Note: The 15:50 screening will take place in the Hall (on the first floor) on days when there is a lecture performance (January 26, February 22 and 23, March 20 and 21, April 12).

Screening Times (except Wednesdays)

Screening Times on Wednesdays

Highlights of the Exhibition
1. Ego Obscura, Tokyo 2020 Lecture Performance
Morimura will give a lecture performance of his work Ego Obscura, Tokyo 2020.
*Reservations for the events have been closed.
Dates: January 25 (Sat.), 26 (Sun.), February 22 (Sat.), 23 (Sun.), March 20 (Friday/national holiday), 21 (Sat.), April 12 (Sun.)
Time: 16:00 – 17:00
*Performance will be held in Japanese only.
*Reservations required. Free with museum admission. Details will be posted on the museum website.

2. Yasumasa Morimura and the Hara Museum
Morimura’s previous exhibitions at the Hara Museum include Rembrandt’s Room (1994), which delves deeply into the “self” using as his theme the great 17th century painter from the Netherlands and the light and dark aspects of his life, and Morimura Self-Portraits: An Inner Dialogue with Frida Kahlo (2001), which presents the life, loves and death of the great 20th-century Mexican artist Frida Kahlo through festively rendered images. Another work, Rondo, is a unique permanent installation that Morimura made using one of the building’s toilets in 1994. While undergoing occasional changes in clothing, Rondo stands as one of the museum’s defining trademarks.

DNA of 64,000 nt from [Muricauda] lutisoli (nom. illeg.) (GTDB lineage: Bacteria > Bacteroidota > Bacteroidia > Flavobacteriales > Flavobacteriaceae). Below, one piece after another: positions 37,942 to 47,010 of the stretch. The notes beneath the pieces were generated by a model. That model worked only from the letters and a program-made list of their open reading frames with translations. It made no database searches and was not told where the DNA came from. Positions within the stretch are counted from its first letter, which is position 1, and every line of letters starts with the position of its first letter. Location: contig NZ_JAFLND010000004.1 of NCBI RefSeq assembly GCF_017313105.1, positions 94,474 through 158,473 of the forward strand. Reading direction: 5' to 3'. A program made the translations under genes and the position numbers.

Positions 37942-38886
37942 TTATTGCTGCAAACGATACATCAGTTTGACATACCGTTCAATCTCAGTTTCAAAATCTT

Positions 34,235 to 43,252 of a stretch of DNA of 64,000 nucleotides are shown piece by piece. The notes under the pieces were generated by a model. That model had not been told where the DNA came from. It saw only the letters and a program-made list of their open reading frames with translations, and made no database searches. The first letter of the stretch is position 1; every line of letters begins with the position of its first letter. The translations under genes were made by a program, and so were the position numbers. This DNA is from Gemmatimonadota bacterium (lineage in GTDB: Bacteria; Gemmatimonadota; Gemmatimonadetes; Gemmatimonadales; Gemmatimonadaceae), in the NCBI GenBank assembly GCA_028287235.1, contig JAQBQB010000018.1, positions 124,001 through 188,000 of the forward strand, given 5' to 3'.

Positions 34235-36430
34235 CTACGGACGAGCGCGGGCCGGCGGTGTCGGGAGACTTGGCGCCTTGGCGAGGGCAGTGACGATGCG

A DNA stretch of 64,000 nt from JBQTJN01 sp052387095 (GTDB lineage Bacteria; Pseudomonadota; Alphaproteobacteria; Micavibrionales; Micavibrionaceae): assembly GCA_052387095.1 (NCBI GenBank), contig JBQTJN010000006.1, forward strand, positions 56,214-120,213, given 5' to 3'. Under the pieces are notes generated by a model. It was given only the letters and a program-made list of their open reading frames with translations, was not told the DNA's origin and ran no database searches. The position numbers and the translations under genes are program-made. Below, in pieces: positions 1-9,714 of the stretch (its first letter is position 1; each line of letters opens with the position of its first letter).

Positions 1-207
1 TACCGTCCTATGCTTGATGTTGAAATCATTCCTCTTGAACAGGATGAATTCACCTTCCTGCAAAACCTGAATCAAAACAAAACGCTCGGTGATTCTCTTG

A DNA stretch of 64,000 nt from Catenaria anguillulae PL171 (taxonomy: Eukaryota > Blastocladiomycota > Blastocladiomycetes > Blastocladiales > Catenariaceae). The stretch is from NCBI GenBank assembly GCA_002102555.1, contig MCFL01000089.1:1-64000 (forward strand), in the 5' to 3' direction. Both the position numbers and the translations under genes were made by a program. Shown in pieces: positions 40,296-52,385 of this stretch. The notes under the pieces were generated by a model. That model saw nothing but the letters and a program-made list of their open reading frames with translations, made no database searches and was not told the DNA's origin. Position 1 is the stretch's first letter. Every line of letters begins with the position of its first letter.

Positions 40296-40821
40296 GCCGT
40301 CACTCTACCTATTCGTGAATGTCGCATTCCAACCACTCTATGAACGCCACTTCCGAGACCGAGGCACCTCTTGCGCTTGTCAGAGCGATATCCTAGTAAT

This spring, Hara Museum ARC will present Portraits: Selections from the Hara Museum Collection from March 14th, a show which will feature portraits by a variety of artists, including all 23 works in the Rembrandt series by Yasumasa Morimura.

3. Morimura to Juxtapose His Famous Early Work Portrait (Futago) born of Manet’s Olympia with His New Work Une moderne Olympia